So what is the sentence for this wrongful death? Four years on electronic home detention (assuming the judge accepts the terms of a plea agreement).
The Maryland Injury Lawyer Blog has listed Maryland Accident Lawyer Blog in the #2 spot for Maryland attorney blogs.
The fact that (1) my partner made the list, and (2) the list is not intended to be in order, does not diminish my accomplishment.
On the arguably more objective Avvo Blog Rankings (which use Alexa rankings), the Maryland Accident Lawyer Blog is 94th nationally.
A plaintiffs’ lawyer in Chicago has filed a ridiculous misguided wrongful death lawsuit blaming Facebook for a driver’s failure to pay proper attention to the road, causing her to hit a 70 year-old pedestrian who was on the side of the road after being involved in a minor traffic accident.
On liability, the Plaintiffs have a good smoking gun. Assuming the facts in the lawsuit are true, the Defendant driver updated her Facebook page at 7:54 a.m., the same time that the decedent made a 9-1-1 call for help.
This is great evidence against the Defendant driver. But, clearly, Facebook is no more to blame than a radio station playing bad music, causing a driver to divert their attention to turning the station.
One thing I have noticed lately is how many injury victims are looking for a female malpractice or accident lawyer. I think some people – almost invariably women – are more comfortable with a female personal injury lawyer. There are times, particularly on sensitive issues such as pain and suffering from an accident, when women prefer to share, confide and trust in another woman.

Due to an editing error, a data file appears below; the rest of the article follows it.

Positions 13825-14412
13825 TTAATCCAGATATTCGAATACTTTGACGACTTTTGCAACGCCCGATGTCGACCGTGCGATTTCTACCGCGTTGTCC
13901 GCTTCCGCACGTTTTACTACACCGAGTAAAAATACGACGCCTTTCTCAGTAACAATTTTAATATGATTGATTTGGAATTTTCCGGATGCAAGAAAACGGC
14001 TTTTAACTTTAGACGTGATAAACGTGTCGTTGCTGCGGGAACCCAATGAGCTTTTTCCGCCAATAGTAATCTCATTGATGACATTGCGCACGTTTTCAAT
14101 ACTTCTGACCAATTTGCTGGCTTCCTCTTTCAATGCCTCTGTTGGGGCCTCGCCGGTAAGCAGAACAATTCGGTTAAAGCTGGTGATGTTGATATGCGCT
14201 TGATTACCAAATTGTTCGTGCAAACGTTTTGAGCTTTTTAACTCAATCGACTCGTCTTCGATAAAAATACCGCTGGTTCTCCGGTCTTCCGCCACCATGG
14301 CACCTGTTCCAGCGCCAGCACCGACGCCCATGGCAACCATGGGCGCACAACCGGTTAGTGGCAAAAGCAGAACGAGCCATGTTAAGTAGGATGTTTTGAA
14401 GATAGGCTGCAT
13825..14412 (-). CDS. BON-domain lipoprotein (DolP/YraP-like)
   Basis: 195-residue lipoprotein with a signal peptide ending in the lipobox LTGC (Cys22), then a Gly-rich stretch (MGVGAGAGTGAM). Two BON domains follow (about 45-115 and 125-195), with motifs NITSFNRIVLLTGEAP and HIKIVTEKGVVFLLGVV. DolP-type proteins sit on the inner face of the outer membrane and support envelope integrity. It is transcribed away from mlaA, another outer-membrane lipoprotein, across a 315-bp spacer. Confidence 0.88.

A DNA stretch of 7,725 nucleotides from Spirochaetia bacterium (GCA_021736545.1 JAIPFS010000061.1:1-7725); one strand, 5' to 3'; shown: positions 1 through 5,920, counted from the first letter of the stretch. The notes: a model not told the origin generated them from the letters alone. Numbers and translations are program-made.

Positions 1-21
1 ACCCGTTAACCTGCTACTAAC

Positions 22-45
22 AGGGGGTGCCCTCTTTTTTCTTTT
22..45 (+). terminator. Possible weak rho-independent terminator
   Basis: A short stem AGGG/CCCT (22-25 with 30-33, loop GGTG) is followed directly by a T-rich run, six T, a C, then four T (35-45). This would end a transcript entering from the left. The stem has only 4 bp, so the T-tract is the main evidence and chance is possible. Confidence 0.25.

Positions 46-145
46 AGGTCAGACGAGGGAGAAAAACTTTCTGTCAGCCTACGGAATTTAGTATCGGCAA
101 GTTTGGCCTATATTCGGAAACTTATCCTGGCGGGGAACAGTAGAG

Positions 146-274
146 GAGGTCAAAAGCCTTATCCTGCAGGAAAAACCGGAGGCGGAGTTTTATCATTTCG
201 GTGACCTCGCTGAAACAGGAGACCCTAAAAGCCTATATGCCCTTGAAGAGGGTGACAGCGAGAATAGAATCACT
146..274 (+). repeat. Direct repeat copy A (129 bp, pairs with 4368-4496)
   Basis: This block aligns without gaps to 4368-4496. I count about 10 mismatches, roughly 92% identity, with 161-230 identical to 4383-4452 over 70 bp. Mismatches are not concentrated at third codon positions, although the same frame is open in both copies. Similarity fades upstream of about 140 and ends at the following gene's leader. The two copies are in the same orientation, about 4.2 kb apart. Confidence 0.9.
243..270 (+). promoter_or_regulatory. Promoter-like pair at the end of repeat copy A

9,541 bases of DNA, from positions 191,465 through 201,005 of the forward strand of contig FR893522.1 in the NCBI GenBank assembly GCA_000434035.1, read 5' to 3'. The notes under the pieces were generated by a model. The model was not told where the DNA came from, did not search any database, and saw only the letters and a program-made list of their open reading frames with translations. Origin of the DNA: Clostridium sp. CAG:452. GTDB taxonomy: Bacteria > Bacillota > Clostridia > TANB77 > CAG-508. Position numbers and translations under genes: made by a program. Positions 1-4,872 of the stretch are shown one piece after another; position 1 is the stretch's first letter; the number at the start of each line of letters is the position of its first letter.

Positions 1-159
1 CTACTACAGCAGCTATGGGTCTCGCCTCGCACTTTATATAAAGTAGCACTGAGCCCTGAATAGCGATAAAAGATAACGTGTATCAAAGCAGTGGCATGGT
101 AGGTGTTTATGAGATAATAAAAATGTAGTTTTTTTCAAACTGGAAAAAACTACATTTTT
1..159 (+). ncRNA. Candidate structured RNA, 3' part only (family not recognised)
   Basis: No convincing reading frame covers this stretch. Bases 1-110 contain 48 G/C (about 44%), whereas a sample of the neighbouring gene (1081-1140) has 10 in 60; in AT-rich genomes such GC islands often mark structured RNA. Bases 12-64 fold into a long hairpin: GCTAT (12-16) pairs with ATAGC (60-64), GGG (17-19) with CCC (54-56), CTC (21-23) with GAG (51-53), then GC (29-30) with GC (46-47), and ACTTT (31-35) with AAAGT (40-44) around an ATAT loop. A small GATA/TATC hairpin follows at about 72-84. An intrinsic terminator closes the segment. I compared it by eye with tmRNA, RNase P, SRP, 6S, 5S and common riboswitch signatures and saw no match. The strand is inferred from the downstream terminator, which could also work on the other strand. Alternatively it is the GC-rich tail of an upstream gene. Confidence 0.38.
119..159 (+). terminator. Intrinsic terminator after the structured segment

After a deposition in a Maryland accident case, parties have the right to review and make changes to their deposition testimony. The court reporter sometimes makes mistakes, the witness sometimes talks too fast to be clearly understood, or the witness just got it wrong. It most accident cases, when a witness says the car was going north, there is a 50% probability the witness meant south.
But here is one for the ages. In a Florida case, the witness’ errata sheet was 63 pages long and included 868 changes to her deposition.
The South Florida Lawyers have a good blog post on the case and the sanctions imposed against the Plaintiff’s lawyers that total nearly $400,000.
The CDC reports that Maryland is 9th in the nation in the percentage of people who report they always wear a seat belt. Oregon is first which is surprising because the study also found that seat belt use among rural drivers is much lower than usage in urban and suburban areas. So whatever Oregon is doing, we should be copying them. Ninth is not bad but why can’t Maryland be first? Couldn’t someone start some sort of campaign? Nothing like competition to bring about the best results. The fact that seat belts reduce car accident deaths is underscored by this study: seat belts reduce the risk of death in car accidents by 45-50%.
Wearing a seat belt may become more and more important if oil prices continue to rise. Oil prices so far have not led Americans to buy more fuel efficient but less safe vehicles. Oil is now at $93 a barrel. If it goes to $150, as some have predicted, we are going to see $5 to $6 per gallon at the pump and it is going to cause people to buy smaller cars. If cars are going to get smaller, they need to build safer small cars and we need to improve our driving habits or the recent improvements in the number of car crash fatalities are going to diminish.
Another interesting finding from the study is that seat belt compliance is significantly higher among women, older drivers and Hispanics.